2. This is the main step, but purchasing that strap needs to be done ahead of time – what you want to do, because researching this online will give you mixed answers, is carry your guitar to the boarding gate with the intent to take it as a carry on.

    1. Quick side tip: if you have active pickups in your guitar, and therefore a battery inside, TSA will flag you down and look at the guitar closer. They pulled mine aside and took this small strip with a chemical on it and lightly wiped it around the pickups and around the body. I think it checks for certain explosive chemicals or something? The TSA guy wasn’t much of a talker and just did his thing while I waited – don’t worry though, that chemical they put on the little strip isn’t corrosive or harmful to the guitar. Even so, when he handed it back to me, I opened the case up and wiped it once more with a dry cloth to ensure nothing remains.)

  3. Ask the worker at the gate if the aircraft has a “utility closet” on board. Some planes do not have these, so finding this info out up front is helpful, because at that point if they say no then you know your only option is the overhead bins.

  4. If they don’t know, then you’ll just have to take it on board and ask the flight attendant when you step inside if A. They have enough overhead bin space for your guitar or B. If they have a Flight attendant coat closet on that plane

If they don’t have a closet, and the overhead bin space doesn’t fit your guitar, then of course your only option at that point is to give the guitar to the luggage handler (don’t forget that strap!)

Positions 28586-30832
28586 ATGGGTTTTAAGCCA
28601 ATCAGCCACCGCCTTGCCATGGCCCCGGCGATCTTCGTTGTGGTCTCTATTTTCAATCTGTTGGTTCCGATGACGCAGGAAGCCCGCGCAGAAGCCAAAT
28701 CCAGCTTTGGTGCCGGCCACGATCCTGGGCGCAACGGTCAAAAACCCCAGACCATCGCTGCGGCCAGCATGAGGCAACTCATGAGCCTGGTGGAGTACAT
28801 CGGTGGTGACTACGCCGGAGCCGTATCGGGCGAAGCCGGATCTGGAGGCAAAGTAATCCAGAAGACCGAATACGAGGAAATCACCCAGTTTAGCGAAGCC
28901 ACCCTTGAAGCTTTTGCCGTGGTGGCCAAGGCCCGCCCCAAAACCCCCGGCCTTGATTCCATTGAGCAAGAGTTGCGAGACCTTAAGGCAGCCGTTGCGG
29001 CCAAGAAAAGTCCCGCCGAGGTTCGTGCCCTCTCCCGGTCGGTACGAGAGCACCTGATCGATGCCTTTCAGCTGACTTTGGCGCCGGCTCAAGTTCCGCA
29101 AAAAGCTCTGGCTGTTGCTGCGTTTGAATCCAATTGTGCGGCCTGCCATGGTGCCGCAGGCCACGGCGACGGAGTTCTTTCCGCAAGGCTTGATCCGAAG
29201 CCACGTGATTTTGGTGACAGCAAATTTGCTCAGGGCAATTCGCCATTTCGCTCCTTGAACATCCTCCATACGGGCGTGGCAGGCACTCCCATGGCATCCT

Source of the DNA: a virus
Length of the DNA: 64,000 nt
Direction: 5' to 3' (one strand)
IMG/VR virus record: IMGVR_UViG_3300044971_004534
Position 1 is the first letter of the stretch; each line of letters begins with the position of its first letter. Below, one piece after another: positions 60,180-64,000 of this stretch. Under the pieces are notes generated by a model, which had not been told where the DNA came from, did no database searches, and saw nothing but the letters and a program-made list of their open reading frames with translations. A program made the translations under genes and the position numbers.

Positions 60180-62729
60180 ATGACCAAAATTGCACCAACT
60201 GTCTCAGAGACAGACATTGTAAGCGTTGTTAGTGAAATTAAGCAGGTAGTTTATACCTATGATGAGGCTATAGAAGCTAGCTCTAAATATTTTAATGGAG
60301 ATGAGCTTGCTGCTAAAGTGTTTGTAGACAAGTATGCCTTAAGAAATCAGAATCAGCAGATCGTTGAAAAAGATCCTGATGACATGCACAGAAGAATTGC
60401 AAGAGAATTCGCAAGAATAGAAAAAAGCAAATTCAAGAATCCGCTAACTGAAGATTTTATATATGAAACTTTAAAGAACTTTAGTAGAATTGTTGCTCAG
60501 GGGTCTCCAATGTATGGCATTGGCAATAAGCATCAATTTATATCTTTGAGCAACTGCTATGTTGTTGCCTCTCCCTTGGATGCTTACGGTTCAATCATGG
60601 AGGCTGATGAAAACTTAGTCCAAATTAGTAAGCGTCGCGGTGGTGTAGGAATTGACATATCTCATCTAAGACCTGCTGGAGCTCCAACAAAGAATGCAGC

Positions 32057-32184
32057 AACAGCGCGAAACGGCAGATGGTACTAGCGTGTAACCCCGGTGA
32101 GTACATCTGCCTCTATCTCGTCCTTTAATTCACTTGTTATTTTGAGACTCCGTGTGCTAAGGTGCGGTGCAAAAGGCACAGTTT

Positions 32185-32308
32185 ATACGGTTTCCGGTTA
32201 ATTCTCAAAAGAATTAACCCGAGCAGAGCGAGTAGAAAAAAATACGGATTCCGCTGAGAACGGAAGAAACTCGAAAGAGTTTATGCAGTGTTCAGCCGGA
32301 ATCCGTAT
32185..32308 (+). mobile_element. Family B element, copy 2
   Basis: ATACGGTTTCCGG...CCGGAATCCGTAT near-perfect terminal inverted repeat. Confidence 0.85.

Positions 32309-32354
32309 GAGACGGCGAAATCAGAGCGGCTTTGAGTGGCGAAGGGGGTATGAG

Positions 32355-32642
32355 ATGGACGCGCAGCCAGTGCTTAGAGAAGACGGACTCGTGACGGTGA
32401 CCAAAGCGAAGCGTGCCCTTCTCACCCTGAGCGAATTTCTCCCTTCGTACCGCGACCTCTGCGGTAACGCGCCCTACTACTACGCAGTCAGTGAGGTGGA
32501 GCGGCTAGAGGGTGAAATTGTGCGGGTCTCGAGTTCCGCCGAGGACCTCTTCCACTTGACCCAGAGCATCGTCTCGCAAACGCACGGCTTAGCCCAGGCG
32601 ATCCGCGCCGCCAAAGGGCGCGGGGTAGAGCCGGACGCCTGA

The other way you can potentially verify the plane space itself, is calling the airline and requesting info that way based on your flight number. I found this to be unhelpful, since the different airlines I was using gave me the same reply, “You’re welcome to pay for an additional seat or check it in as luggage”.

My overall experience was walking to my first flight (which unfortunately had to be with a certain yellow plane company…) and going right on board as quickly as possible, to give me first dibs at the overhead bin space. My Schecter has a full case that fit just fine up there on that flight. The other airlines were American and Delta, and unfortunately one of the American flights it was an older plane and there was no closet or large enough space in the overhead bins. Had to pass my guitar off to the luggage carrier, who put a tag on it and set it underneath last; I got it back first thing when I stepped off the plane, it was all good.

So, there you have it – yes you can take your guitar on the plane without paying for a seat. And just to clarify this too, some flights consider the case to be oversized carry-on, and others don’t. This was not the case on my flights, but I have been told other airlines do this and they charge you extra for it. I would recommend trying to look at the plane you’re boarding in advance if you can somehow, but also just prep the guitar for a flight – whether than be a rough one, or nicely in the overhead bin.

Take these tips and pass it all around on your epic world tours!!!